Ever since its inception, Consumer Reports has been the de facto trusted source of facts, figures and performance when it came to consumer products. As the image and reputation of other pillars of society have fallen by the wayside (think religion, government, business, sports, entertainment, etc.), Consumer Reports remained our one, safe haven in the storm. Not anymore.
Consumer Reports recently issued a highly misleading study of child car safety seats that they were forced to pull ONLY after worried consumers alerted the National Highway Traffic Safety Administration. NHTSA analyzed what Consumer Reports had done, and requested the publication pull the audit.
This isn’t just a fender bender of an image crisis for Consumer Reports. It’s a head-on collision.
First off, Consumer Reports’ editors didn’t catch the problem themselves. Then, while they did agree to yank the report, there were no apologies made (they did promise a complete re-test however). Third, according to reports, the publication outsourced the child seat testing (see video) to a sub-contractor. I don’t know about you, but when I hear that a product has received a top grade from Consumer Reports, I assume THEIR experts have tested it. Last, but not least, what about the image, reputation and sales damage the erroneous study has obviously wreaked on the companies who manufacture the child seats? Will we be seeing lawsuits? Will there be some sort of ‘make good’ from the publication?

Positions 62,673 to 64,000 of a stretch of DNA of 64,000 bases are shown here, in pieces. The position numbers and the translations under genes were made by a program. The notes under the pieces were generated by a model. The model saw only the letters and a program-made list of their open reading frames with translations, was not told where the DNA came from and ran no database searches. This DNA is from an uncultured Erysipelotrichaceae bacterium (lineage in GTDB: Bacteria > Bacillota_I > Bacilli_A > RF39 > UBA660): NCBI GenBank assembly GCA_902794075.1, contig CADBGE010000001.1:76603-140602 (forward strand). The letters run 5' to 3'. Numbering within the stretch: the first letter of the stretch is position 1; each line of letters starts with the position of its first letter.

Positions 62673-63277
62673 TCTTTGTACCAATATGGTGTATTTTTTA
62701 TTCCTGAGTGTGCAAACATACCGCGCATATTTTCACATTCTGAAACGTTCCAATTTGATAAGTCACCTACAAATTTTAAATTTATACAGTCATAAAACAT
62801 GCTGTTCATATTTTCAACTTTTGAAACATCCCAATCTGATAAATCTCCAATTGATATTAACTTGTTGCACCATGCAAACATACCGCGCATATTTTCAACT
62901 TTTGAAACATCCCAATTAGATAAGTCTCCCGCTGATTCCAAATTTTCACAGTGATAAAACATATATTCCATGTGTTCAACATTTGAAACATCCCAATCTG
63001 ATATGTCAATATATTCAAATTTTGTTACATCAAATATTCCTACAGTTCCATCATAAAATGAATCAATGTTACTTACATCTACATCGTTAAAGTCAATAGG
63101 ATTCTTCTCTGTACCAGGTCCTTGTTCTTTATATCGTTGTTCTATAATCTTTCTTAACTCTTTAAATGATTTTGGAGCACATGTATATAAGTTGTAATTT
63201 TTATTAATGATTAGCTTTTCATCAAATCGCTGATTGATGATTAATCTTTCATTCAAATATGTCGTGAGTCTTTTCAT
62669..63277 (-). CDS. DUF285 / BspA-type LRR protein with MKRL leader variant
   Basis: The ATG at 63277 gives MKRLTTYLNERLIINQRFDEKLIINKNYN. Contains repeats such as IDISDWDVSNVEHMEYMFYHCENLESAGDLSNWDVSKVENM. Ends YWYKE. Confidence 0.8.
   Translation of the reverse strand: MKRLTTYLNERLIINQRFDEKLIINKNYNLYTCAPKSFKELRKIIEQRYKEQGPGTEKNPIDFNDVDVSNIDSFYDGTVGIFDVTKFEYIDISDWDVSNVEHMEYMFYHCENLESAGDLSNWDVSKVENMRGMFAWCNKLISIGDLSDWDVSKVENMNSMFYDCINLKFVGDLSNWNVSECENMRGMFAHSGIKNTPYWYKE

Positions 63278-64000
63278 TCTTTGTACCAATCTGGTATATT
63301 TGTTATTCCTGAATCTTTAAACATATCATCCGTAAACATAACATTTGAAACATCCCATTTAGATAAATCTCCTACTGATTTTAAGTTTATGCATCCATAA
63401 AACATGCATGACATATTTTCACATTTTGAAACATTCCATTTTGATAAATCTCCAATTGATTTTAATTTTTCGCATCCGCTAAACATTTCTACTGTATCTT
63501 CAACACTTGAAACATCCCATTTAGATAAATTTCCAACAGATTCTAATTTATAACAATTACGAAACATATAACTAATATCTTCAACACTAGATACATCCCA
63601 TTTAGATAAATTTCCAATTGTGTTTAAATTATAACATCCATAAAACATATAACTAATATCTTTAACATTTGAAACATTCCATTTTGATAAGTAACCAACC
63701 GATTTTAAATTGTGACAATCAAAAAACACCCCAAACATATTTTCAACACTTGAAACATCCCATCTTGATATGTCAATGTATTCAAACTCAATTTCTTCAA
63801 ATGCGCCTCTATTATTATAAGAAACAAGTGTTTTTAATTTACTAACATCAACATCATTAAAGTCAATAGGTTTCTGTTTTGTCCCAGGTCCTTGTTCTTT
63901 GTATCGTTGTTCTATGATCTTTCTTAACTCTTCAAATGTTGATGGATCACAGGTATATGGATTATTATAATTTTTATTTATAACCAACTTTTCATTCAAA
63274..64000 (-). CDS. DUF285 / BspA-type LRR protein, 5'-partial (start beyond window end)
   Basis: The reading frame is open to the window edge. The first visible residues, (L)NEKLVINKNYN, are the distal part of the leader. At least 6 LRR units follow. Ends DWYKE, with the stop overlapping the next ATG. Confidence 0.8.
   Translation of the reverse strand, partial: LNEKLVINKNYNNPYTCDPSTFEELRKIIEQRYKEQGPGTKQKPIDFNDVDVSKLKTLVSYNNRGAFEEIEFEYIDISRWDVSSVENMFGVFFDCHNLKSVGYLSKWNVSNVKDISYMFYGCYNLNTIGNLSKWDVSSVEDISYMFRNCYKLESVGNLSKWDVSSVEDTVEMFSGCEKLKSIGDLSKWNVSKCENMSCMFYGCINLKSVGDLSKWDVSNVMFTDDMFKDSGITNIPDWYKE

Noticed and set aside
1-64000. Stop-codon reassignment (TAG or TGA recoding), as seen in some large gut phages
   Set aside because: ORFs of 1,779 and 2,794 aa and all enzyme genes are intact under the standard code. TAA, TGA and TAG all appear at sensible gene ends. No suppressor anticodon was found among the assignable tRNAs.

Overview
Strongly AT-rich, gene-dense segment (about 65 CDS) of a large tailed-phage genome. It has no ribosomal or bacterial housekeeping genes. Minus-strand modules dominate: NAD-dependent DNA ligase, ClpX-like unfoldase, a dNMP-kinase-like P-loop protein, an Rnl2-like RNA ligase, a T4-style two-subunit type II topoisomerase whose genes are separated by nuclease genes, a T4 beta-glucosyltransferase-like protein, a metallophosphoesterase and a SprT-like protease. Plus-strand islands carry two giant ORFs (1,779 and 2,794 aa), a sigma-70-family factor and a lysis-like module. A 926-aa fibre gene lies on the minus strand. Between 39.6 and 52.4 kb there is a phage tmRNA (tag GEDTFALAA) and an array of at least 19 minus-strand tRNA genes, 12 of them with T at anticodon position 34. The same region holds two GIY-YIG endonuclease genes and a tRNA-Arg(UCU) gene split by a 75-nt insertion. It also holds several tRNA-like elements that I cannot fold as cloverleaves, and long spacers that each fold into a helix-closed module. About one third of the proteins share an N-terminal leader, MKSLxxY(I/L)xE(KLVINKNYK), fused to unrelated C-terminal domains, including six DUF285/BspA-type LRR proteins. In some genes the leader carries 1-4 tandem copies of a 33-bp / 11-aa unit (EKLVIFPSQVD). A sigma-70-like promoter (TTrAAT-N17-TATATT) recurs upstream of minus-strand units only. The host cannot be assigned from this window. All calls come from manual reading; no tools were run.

The other, big picture question that comes to mind is this: if Consumer Reports botched the child car seat safety test, what other past studies may have been tainted as well?
If I were advising the publication, I’d recommend an immediate investigation into their test standards as well as an aggressive public relations campaign that:
1.) Admits fault
2.) Announces an internal fact-finding investigation (and explains why and how many product tests are sub-contracted to others)
3.) Re-dedicates the publication to its mission of impartial and accurate product reviews.
Over the years, I’ve seen many clients in similar crises, opt for silence. Sometimes, the strategy has worked. Sometimes it hasn’t. In my mind, silence is not an option for Consumer Reports.
Now that their brand has been tainted, I’m not sure who we can trust anymore. Consumer Reports needs to reassure me and everyone else that this was a one-time event.
Thanks to Deb Brown for her thoughts on this.